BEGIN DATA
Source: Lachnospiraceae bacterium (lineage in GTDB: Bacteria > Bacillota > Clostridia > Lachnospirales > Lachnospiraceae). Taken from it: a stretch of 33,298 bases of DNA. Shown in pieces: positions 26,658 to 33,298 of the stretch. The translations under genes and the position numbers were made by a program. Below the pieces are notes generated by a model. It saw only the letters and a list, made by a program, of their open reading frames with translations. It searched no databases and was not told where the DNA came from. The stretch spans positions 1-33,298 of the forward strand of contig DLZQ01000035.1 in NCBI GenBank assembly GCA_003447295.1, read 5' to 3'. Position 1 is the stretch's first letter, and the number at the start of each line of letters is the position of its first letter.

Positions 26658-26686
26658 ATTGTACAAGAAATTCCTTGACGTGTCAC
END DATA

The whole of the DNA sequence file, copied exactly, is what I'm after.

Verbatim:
Source: Lachnospiraceae bacterium (lineage in GTDB: Bacteria > Bacillota > Clostridia > Lachnospirales > Lachnospiraceae). Taken from it: a stretch of 33,298 bases of DNA. Shown in pieces: positions 26,658 to 33,298 of the stretch. The translations under genes and the position numbers were made by a program. Below the pieces are notes generated by a model. It saw only the letters and a list, made by a program, of their open reading frames with translations. It searched no databases and was not told where the DNA came from. The stretch spans positions 1-33,298 of the forward strand of contig DLZQ01000035.1 in NCBI GenBank assembly GCA_003447295.1, read 5' to 3'. Position 1 is the stretch's first letter, and the number at the start of each line of letters is the position of its first letter.

Positions 26658-26686
26658 ATTGTACAAGAAATTCCTTGACGTGTCAC